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In early January, US Customs and Border Protection released their annual statistics for Fiscal Year 2021. Among the data provided was information on the ongoing efforts to protect consumers from products made using forced labor. In the last fiscal year, CBP has prevented almost $500 million worth of goods manufactured using forced labor from entering the US. Trade seizures were also up from last year, with over 83,000 shipments siezed over alleged trade violations. CBP also noted a record year in imports, collecting almost $94 billion in duties and taxes.
The International Trade Commission (ITC) has opened an AD/CVD investigation to determine whether there is a reasonable indication that an industry in the United States is materially injured or threatened with material injury, by reason of imports of steel nails, provided for in subheadings 7317.00.55, 7317.00.65, and 7317.00.75 of the Harmonized Tariff Schedule of the United States, that are alleged to be sold in the United States at less than fair value from India, Sri Lanka, Thailand, and Turkey and alleged to be subsidized by the Governments of India, Oman, Sri Lanka, Thailand, and Turkey. Unless the Department of Commerce (“Commerce”) extends the time for initiation, the Commission must reach a preliminary determination in antidumping and countervailing duty investigations in 45 days, or in this case by February 14, 2022. The Commission's views must be transmitted to Commerce within five business days thereafter, or by February 22, 2022.
Investigation Nos. 701-TA-673-677 and 731-TA-1580-1583 (Preliminary)
On January 24th, the Department of Homeland Security announced that they are seeking public comment on the Uyghur Forced Labor Prevention Act. These comments are intended to help shape the way the act will be implemented and enforced. Included in the notice are instructions on how to submit a comment, and a series of questions to help ensure DHS gets the information they need. The commenting period is open now and will close March 10th at midnight. For further information on the bill or details on how to submit a comment, please see the below links.
New legislation has been introduced to the House that aims to reduce exploitation of the Section 321 de minimis threshold. Section 321 de minimis currently allows goods from foreign countries to be imported duty-free and tax-free as long as the value of the goods is under $800. Over the past several years, the amount of packages arriving in the US under Section 321 has expanded exponentially, currently averaging over 2 million packages per day. There are major concerns that this is reducing the competitiveness of US businesses, and allows bad actors in the industry to exploit the lack of oversight on these lower-value shipments. The Import Security and Fairness Act is intended to close this loophole and provide additional oversight to the de minimis import process. The Act also will require CBP to collect information on all de minimis shipments in order to prevent further abuse of the rule, as well as ensuring de minimis is not being used to bring in goods made with forced labor.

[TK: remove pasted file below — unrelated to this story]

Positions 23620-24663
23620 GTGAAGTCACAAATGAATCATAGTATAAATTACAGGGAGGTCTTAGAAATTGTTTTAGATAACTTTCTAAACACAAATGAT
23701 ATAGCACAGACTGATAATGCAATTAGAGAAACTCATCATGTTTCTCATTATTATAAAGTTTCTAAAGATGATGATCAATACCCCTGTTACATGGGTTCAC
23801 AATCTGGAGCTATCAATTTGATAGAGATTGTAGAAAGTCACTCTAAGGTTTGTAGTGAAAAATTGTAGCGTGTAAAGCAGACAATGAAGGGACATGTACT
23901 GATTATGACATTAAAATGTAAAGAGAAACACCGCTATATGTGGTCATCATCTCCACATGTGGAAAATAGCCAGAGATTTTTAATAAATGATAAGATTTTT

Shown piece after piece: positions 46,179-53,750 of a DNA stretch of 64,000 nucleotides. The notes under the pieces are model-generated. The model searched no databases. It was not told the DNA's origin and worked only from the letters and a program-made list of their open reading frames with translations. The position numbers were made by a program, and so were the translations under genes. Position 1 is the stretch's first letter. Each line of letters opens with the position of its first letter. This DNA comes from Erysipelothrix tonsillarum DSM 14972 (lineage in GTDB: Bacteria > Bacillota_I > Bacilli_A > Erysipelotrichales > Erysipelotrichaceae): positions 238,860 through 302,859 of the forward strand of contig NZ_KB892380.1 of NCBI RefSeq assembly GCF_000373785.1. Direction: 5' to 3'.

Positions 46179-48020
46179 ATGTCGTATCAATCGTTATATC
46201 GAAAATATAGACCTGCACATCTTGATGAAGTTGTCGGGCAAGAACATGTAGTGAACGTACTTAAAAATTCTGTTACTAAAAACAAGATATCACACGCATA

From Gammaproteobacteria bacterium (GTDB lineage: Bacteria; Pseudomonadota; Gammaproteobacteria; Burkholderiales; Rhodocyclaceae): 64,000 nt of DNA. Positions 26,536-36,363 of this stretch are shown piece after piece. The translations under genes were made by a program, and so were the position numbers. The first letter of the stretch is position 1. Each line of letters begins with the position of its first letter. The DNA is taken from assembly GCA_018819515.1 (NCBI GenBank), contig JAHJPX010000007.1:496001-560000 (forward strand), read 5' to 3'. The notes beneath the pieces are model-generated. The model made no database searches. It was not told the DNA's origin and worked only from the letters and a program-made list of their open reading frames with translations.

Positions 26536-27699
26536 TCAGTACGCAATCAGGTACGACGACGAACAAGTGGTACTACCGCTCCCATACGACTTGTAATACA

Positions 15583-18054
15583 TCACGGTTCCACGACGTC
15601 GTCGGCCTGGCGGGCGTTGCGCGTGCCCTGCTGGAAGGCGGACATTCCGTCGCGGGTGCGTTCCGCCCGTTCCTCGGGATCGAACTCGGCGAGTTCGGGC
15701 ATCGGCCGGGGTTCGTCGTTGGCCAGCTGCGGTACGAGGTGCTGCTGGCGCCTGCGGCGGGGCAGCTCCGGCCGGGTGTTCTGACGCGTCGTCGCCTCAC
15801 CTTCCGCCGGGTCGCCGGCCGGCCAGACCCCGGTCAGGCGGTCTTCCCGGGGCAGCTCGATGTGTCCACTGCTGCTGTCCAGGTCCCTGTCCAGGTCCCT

Starting January 22nd, DHS will begin enforcing a requirement for all non-US citizens traveling to the United States via land port of entry or ferry terminals to be fully vaccinated against COVID-19. This new requirement is part of a series of changes to Non-Citizen entry into the US that was created in October of last year in order to fight the ongoing spread of COVID-19. As of January 22nd, any non-US individuals entering the US - regardless of their reasoning for entry – will need to verbally state their vaccination status and provide proof of a CDC-approved COVID-19 vaccination, along with the usual documents required to cross into the United States.
US importers are responsible for keeping all records related to imporations into the United States for the legal retention period. In general records must be kept for 5 years from the date of entry, or 5 years from the date of the activity which required the creation of the record. Failure to produce entry records upon lawful demand can result in significant consequences. Check out CBP’s informed compliance publication on “Recordkeeping” in the link below to learn more.
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February 10, 2022
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